This is exactly what I thought when I saw his photo album shared by a lot of people in my fb timeline. I didn’t see status about being published in TIME Magazine or his boastful comments, but I have already felt there was something wrong in it. I was like, ‘OK’, in first pic when he portrait himself standing alone in the middle of mess, but then when I scrolled, I felt even more disgusted. Carrying bag? Taking picture of person “shopping like normal person in the middle of abandoned market”? What’s the point of taking a magazine rack when there was a “men’s magazine” in front of it? It didn’t feel like I was seeing a honest person wanted people in the world to know the state of Fukushima right now or the danger of nuclear fallout. It felt totally different than when I saw Chernobyl’s.

For urban exploration and photography, I recommend to you, dear readers. He has really nice photo and nice story in his blog.

Desu Awaits Us All

Hello, Mr. Loong.

You don’t know me, but–

Actually, perhaps you do know me. I’m the random nobody who, on Thursday, July 14, spoke out against your irredeemably reckless and irresponsible actions in Fukushima. Upon receiving such criticism, your knee-jerk reaction was to silence me by banning me from your photo album and deleting my post, which was wildly “liked” within mere minutes because it contained a truth that you could not bear to come to terms with. I wish I still had a copy of it lying around, but unfortunately, there’s not a trace of it left, thanks to your attempt at censorship.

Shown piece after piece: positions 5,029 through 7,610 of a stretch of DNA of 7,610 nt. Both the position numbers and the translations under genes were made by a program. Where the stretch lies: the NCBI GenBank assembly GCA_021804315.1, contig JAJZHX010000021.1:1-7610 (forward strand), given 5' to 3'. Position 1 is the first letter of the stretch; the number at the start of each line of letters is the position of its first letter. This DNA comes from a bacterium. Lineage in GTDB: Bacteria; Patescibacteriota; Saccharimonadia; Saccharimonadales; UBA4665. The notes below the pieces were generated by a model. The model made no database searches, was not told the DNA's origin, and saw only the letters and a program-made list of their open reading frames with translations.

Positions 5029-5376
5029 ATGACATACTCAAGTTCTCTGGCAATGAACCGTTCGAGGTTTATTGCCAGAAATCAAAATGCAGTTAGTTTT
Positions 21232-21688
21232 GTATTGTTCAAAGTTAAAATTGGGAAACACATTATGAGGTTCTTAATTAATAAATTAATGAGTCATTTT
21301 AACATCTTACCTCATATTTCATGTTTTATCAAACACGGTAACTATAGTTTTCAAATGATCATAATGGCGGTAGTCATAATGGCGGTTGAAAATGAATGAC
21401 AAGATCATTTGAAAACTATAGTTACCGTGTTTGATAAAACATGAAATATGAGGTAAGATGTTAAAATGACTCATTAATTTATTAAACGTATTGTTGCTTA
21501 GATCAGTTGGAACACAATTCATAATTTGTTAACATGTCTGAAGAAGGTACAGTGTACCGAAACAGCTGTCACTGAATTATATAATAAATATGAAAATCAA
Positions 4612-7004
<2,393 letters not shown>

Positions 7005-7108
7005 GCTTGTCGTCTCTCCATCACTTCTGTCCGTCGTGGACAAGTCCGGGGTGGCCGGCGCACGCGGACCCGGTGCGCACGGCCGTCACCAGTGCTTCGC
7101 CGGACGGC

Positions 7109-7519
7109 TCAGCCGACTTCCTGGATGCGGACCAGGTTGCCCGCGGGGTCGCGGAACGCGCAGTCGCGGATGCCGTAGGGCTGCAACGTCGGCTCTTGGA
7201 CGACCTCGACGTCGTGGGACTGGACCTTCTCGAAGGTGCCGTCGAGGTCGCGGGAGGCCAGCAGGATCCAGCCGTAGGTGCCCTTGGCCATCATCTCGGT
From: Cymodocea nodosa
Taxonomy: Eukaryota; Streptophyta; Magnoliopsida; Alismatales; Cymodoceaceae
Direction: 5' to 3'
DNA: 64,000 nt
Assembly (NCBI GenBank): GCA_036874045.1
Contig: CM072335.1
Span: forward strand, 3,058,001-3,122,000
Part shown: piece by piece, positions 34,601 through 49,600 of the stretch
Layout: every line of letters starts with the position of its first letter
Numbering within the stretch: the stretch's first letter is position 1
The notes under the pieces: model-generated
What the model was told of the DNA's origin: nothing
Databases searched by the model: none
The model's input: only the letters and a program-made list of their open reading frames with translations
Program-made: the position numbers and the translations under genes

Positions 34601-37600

I want to direct your attention to a post you recently made on your Facebook:


Can you tell me what’s wrong with this?

No? I’ll tell you. You claim in your description of the photo album that you want to “spread the awareness of the danger in [sic]…

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